Abstract | The course covers camera models and calibration, feature tracking and matching, camera motion estimation via simultaneous localization and mapping (SLAM) and visual odometry (VO), epipolar and mult-view geometry, structure-from-motion, (multi-view) stereo, augmented reality, and image-based (re-)localization. | |||||

Objective | After attending this course, students will: 1. understand the core concepts for recovering 3D shape of objects and scenes from images and video. 2. be able to implement basic systems for vision-based robotics and simple virtual/augmented reality applications. 3. have a good overview over the current state-of-the art in 3D vision. 4. be able to critically analyze and asses current research in this area. | |||||

Content | The goal of this course is to teach the core techniques required for robotic and augmented reality applications: How to determine the motion of a camera and how to estimate the absolute position and orientation of a camera in the real world. This course will introduce the basic concepts of 3D Vision in the form of short lectures, followed by student presentations discussing the current state-of-the-art. The main focus of this course are student projects on 3D Vision topics, with an emphasis on robotic vision and virtual and augmented reality applications. | |||||

252-0817-00L | Distributed Systems Laboratory In the Master Programme max. 10 credits can be accounted by Labs on top of the Interfocus Courses. Additional Labs will be listed on the Addendum. | W | 10 credits | 9P | G. Alonso, T. Hoefler, F. Mattern, T. Roscoe, A. Singla, R. Wattenhofer, C. Zhang | |

Abstract | This course involves the participation in a substantial development and/or evaluation project involving distributed systems technology. There are projects available in a wide range of areas: from web services to ubiquitous computing including as well wireless networks, ad-hoc networks, and distributed application on mobile phones. | |||||

Objective | Students acquire practical knowledge about technologies from the area of distributed systems. | |||||

Content | This course involves the participation in a substantial development and/or evaluation project involving distributed systems technology. There are projects available in a wide range of areas: from web services to ubiquitous computing including as well wireless networks, ad-hoc networks, and distributed application on mobile phones. The objecte of the project is for the students to gain hands-on-experience with real products and the latest technology in distributed systems. There is no lecture associated to the course. For information of the course or projects available, please contact Prof. Mattern, Prof. Wattenhofer, Prof. Roscoe or Prof. G. Alonso. | |||||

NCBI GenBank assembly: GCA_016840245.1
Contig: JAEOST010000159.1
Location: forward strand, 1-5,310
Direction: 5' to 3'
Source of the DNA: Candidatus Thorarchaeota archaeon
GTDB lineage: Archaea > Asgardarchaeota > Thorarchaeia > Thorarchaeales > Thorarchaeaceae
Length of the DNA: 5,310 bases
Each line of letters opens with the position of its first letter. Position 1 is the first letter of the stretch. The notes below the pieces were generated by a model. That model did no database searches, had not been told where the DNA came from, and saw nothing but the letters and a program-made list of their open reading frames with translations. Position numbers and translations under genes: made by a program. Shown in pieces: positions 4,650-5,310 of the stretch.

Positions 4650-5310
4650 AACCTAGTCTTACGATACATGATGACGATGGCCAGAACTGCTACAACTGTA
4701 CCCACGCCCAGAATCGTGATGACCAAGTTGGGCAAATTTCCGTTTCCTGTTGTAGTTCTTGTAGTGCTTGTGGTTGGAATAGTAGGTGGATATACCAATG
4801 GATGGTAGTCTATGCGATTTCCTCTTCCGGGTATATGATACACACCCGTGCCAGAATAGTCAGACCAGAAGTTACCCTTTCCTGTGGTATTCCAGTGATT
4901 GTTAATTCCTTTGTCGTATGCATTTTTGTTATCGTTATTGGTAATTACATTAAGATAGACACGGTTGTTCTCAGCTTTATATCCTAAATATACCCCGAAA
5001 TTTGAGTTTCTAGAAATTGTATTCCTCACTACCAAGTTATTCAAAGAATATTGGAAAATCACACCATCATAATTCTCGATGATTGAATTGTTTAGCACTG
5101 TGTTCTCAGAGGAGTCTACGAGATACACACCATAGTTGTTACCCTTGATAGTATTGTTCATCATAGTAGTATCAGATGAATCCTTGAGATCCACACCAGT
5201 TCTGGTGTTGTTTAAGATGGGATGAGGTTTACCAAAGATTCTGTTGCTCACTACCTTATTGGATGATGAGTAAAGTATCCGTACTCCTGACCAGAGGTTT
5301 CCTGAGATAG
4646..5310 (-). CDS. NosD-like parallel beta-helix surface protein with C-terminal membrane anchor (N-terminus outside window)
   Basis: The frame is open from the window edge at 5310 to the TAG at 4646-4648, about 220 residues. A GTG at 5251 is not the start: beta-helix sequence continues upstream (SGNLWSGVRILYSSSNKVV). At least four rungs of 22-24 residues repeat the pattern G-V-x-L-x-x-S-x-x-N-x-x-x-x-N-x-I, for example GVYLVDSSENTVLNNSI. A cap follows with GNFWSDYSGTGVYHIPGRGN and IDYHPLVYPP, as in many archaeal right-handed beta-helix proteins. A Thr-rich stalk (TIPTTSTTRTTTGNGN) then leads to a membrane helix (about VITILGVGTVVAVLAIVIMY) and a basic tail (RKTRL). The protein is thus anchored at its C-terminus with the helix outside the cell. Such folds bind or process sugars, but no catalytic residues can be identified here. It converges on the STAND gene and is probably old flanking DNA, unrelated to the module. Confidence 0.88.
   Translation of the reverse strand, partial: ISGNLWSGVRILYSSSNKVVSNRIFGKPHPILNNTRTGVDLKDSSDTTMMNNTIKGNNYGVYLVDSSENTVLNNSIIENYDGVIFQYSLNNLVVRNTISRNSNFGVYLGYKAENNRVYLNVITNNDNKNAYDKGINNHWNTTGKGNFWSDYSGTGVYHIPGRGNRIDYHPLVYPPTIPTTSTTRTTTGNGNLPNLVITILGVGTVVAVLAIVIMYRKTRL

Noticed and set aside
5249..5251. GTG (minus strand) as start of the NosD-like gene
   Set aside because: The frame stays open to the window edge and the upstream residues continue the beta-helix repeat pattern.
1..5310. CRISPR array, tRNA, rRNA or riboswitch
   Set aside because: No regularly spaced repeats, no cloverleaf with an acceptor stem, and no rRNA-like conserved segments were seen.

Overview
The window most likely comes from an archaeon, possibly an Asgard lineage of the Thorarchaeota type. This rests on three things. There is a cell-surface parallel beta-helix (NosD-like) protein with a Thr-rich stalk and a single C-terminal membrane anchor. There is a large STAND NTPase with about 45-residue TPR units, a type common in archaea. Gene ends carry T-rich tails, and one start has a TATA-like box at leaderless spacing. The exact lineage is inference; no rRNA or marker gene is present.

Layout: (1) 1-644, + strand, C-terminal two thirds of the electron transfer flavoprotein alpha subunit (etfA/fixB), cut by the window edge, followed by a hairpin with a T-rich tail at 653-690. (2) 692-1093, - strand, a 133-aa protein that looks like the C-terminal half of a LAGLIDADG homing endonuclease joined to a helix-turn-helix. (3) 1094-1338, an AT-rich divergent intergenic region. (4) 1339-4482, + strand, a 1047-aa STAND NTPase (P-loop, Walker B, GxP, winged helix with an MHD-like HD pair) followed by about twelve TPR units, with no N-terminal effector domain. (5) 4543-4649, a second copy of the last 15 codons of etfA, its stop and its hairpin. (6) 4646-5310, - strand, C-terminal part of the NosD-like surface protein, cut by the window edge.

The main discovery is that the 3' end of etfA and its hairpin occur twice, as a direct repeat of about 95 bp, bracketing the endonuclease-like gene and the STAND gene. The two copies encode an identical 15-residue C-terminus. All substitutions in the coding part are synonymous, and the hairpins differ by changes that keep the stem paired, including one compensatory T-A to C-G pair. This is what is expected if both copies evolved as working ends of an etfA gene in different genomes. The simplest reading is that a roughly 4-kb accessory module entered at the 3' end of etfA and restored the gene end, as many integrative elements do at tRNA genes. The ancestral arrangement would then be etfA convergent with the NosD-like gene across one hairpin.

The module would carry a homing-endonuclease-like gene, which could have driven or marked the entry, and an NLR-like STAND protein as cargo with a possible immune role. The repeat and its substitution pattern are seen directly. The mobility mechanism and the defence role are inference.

252-1403-00L | Invitation to Quantum Informatics | W | 3 credits | 2V | S. Wolf | |

Abstract | Followed by an introduction to the basic principles of quantum physics, such as superposition, interference, or entanglement, a variety of subjects are treated: Quantum algorithms, teleportation, quantum communication complexity and "pseudo-telepathy", quantum cryptography, as well as the main concepts of quantum information theory. | |||||

Objective | It is the goal of this course to get familiar with the most important notions that are of importance for the connection between Information and Physics. The formalism of Quantum Physics will be motivated and derived, and the use of these laws for information processing will be understood. In particular, the important algorithms of Grover as well as Shor will be studied and analyzed. | |||||

Content | According to Landauer, "information is physical". In quantum information, one is interested in the consequences and the possibilites offered by the laws of quantum physics for information processing. Followed by an introduction to the basic principles of quantum physics, such as superposition, interference, or entanglement, a variety of subjects are treated: Quantum algorithms, teleportation, quantum communication complexity and "pseude-telepathy", quantum cryptography, as well as the main concepts of quantum information theory. | |||||

252-1424-00L | Models of Computation | W | 6 credits | 2V + 2U + 1A | M. Cook | |

Abstract | This course surveys many different models of computation: Turing Machines, Cellular Automata, Finite State Machines, Graph Automata, Circuits, Tilings, Lambda Calculus, Fractran, Chemical Reaction Networks, Hopfield Networks, String Rewriting Systems, Tag Systems, Diophantine Equations, Register Machines, Primitive Recursive Functions, and more. | |||||

Objective | The goal of this course is to become acquainted with a wide variety of models of computation, to understand how models help us to understand the modeled systems, and to be able to develop and analyze models appropriate for new systems. | |||||